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One Weird Trick for Every Problem
There are literally 50 million one weird trick pitches on the web. Some of these weird tricks cure belly fat. Others will teach you a language without memorization in less than a couple weeks. Still, others will boost testosterone.
As Slate wrote about this time last year:
“You’ve seen them. Peeking out from sidebars, jiggling and wiggling for your attention, popping up where you most expect them: those “One Weird Trick” ads. These crudely drawn Web advertisements promise easy tricks to reduce your belly fat, learn a new language, and boost your credit score by 217 points.”
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Marketing Tricks for Gains Without Pain
These tricks seem so easy – they promise the world with no risk. As marketers, we know such pitches are complete swindles. To our credit, as we’re browsing the web, we avoid them, and yet in our professional work, in a way we can’t seem to see, we are drawn to them: Marketing is forever in search of a magic bullet.
Genuine content marketing, search marketing, nurture streams and email newsletters – the variety that actually provide useful news rather than a veiled sales pitch – are to be avoided. Businesses tend avoid such tried and true tactics that everyone knows about already – because they didn’t offer enough short term return. In the meantime, these same companies might spend years searching for a magic bullet, with nothing to show for it at the end.
Marketing is Both Art and Science
There’s nothing wrong with experimenting, but what marketing – and PR pros – ought to focus on is building systems. Systems based on repeatable processes that follow a pattern that can be improved, adjusted and continuously improves over time. Consistency is the single most valuable attribute in content marketing, for example.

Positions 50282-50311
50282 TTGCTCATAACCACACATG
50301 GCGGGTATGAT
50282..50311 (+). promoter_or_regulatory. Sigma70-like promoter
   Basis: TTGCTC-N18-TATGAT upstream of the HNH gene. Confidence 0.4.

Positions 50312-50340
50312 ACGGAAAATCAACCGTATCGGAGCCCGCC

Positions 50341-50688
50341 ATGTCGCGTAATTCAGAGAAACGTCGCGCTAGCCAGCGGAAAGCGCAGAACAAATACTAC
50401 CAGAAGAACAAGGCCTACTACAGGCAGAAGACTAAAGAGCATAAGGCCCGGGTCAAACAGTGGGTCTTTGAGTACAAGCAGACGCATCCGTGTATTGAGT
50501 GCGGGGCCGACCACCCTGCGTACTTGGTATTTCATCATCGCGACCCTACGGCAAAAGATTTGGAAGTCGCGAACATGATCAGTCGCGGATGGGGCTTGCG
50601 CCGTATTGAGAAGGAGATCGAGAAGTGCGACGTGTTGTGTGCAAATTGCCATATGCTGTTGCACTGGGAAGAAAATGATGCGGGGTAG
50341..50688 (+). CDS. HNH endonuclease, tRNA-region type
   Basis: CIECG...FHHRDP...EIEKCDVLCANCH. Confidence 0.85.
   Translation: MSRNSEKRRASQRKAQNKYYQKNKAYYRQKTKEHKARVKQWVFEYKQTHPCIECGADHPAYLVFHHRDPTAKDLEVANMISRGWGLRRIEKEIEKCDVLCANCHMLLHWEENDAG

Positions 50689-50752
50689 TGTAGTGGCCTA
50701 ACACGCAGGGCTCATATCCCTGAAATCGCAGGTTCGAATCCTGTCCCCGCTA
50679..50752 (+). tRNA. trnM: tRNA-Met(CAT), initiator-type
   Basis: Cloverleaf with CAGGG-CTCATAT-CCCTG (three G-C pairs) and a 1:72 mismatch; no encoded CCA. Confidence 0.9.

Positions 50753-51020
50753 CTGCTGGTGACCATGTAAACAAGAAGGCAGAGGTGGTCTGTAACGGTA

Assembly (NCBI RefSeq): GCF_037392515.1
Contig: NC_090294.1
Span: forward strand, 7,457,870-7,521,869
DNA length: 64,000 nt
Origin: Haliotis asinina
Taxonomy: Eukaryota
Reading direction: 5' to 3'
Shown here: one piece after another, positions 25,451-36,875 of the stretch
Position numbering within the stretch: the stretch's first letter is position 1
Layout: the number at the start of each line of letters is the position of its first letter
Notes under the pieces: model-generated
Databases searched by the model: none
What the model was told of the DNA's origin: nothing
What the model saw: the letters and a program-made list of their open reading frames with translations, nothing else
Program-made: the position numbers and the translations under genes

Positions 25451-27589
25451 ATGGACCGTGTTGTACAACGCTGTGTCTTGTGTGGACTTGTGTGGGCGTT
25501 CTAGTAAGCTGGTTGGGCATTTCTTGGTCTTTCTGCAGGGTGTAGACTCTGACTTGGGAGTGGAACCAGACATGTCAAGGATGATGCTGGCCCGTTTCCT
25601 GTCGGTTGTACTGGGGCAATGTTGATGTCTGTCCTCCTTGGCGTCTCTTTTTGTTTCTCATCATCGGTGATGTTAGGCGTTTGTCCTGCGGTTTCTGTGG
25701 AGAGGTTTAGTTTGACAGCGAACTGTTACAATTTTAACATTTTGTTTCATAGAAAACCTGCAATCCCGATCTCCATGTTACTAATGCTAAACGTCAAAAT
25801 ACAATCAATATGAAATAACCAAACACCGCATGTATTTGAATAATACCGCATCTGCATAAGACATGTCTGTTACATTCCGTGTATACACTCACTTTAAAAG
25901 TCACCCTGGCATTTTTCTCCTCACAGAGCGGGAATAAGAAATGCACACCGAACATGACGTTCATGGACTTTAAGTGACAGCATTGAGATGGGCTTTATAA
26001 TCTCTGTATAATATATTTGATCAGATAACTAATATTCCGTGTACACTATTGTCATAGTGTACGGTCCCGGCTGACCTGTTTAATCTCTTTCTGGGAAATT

Process is not at odds with creativity: Marketing is a mix of art and science. Process should never be so rigorous as to disavow experimentation, intuition, or merely a creative idea. The things that go “viral” seemingly overnight, are often weeks, months or even years in the making.
A Million Reasons to go Viral
The allure of “one weird trick” for marketing is hard to ignore. There’s always tips from Buzzfeed on how to go viral. And when those don’t work, perhaps a post that will actually show you how to go viral will blow your mind. A favorite flavor of viral however, comes in the form of a long list of tips – and that long list is critical to proving the value of an endless pursuit.
The Slate post sums up some genuine psychology behind the inability to resist the urge for one weird trick:
“Research on persuasion shows the more arguments you list in favor of something, regardless of the quality of those arguments, the more that people tend to believe it,” Norton says. “Mainstream ads sometimes use long lists of bullet points – people don’t read them, but it’s persuasive to know there are so many reasons to buy.” OK, but if more is better, then why only one trick? “People want a simple solution that has a ton of support.”
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